I spent the day porting my blog from a hacked-together homegrown static generator using Python and Jinja to Pelican, a free software static generator using Python and Jinja. The result should be at least 90% invisible, which is partially a result of the shared foundations, and partially a testament to good, flexible design on the part of Pelican.
Among the changes that crucially did not happen were the following:
- URLs are all the same. I think the risk of anyone carrying around links to my nigh-untrafficked blog that might rot is minimal, but it's the principal of the thing. URLs are never supposed to change without at least leaving behind an HTTP 301. Mostly, Pelican made this straightforward, with easily overridable paths for most page types; the biggest hassle was with the error pages, which are stored under a subdirectory. I ended up having to override the output path with save_as metadata.
- Article content did not change. I was easily able to port articles from their previous dubious HTML-embedded-in-YAML format to Pelican's HTML article format easily; it would have been straightforward to automate if I'd had more than five articles to port.
- Page content, for the most part, did not change. I was able to straight port the vast majority of my preexisting templates with most needing only variable name changes. There are doubtless some minor changes e.g. to whitespace, and I made a few enhancements while I was at it, but page structure should be very, very similar.
Changes that are noticeable include the following:
- I've got Atom and RSS feeds now.
- There's pagination on the index page.
- There are now article counts under tags (thus exposing them as mostly not very useful…).
- I updated the about page. Pelican didn't make me do that, but I figured it should be up to date and wanted to link the feeds for people whose clients don't pick up on the link elements.
- Articles now recognize themselves in the “Recent Articles” section to replace their link with an empty anchor. I'm almost certain nobody noticed that functionality was missing (I didn't).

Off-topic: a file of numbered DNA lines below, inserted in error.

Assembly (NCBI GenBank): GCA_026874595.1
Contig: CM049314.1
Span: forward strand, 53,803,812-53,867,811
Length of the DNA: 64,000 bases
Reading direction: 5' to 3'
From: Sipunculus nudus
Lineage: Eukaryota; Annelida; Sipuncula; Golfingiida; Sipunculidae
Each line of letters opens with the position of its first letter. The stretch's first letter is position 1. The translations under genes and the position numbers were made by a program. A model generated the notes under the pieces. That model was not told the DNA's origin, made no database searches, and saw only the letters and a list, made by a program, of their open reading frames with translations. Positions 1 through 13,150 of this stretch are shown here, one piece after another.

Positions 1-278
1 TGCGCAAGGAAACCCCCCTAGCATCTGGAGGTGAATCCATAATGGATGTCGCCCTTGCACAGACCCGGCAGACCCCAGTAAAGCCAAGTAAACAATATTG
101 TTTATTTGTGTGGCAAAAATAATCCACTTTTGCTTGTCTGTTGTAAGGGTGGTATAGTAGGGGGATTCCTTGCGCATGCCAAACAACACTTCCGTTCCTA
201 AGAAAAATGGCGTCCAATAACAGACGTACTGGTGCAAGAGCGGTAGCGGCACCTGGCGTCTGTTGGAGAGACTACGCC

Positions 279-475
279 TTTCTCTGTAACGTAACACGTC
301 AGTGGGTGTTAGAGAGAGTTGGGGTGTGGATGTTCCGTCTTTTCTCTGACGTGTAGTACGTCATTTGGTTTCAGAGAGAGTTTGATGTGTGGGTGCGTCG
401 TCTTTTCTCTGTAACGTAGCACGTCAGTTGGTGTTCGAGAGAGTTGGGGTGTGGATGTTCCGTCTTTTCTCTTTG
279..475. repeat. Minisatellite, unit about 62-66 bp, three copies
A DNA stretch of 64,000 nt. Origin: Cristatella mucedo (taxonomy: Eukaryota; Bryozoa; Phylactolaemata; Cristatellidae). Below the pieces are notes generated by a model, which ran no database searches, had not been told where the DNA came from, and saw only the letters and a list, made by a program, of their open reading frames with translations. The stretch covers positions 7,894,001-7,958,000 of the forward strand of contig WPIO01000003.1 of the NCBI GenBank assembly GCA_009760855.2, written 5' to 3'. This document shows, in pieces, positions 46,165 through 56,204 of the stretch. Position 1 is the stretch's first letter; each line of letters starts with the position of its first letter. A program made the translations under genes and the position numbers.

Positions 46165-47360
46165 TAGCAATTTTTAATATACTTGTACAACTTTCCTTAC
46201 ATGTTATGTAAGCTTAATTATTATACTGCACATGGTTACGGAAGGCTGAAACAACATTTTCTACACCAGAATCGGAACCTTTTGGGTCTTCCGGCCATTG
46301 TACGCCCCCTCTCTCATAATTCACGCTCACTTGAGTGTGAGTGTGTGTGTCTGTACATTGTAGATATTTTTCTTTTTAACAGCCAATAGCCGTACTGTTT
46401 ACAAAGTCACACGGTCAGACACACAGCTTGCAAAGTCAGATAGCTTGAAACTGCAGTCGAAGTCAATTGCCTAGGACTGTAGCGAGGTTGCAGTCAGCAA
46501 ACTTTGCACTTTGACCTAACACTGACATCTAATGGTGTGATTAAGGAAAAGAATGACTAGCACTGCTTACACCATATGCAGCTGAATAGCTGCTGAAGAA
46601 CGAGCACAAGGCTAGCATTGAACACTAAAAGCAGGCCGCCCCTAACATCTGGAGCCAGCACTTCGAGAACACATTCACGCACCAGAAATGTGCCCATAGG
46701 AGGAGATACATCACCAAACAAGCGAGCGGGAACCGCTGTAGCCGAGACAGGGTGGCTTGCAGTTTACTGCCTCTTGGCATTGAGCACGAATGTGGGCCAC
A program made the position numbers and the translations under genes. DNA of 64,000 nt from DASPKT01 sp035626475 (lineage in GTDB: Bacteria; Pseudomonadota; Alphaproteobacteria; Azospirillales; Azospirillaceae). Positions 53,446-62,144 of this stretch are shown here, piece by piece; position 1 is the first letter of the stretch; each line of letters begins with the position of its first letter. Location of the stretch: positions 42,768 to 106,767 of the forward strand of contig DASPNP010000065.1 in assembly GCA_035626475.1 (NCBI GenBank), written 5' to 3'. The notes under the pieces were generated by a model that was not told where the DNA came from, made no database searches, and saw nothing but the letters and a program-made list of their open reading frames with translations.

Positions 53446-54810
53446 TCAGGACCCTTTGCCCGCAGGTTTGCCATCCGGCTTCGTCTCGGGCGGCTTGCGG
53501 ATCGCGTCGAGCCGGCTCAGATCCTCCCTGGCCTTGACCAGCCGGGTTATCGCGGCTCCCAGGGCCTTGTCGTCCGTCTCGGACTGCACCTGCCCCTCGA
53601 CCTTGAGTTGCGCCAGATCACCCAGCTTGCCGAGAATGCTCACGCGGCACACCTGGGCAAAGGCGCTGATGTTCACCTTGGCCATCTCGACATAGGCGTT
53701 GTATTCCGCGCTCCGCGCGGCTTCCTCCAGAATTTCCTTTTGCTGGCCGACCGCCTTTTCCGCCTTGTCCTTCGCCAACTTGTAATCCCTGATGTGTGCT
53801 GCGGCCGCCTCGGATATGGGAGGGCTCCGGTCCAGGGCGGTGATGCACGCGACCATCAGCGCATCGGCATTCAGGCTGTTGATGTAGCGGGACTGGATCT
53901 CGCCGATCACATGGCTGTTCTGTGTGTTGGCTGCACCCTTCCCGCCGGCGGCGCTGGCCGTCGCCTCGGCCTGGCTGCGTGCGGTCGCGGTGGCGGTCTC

Overall, I'm pretty happy. I found Pelican's design to be satisfyingly configurable; I'm especially impressed that I was able to port my site, in a single day, as cleanly as I was. The content porting was largely enabled by the fact that both source and target generators used Jinja as their templating engine, but I could easily imagine maintaining the structure to have been difficult or impossible, and it wasn't.
Mostly for the sake of documenting them, there were a handful of difficulties:
- The aforementioned error pages. They're regular pages, to take advantage of the regular page machinery (though they arguably shouldn't be, since they may get served at any URL and the relative links probably won't work right), but they live under a subdirectory. This structure proved difficult enough to maintain that I settled for per-page overrides, since there's not very many of them. Templating them separately is probably a better approach.
- The page render timestamp (which you can see below) was pointlessly difficult to create. (I find this sort of thing extremely useful as a user—has it really been two years since the last update, or is the site still getting attention, if not new content?) Did you know that Python's datetime.utcnow() method returns a timezone-unaware object, even though it obviously knows exactly what timezone it's in? Also, the whole datetime API is needlessly painful, and Python has helpfully decided to permanently lock all their misdesigns into Python 2—but those are both rants for another time. As currently implemented, that timestamp is an awful hack, about which we'll say no more.
- Having a fold-style article summary (where some amount of the beginning of the article serves as the “summary”) isn't natively well-supported. I was easily able to find a plugin to provide this.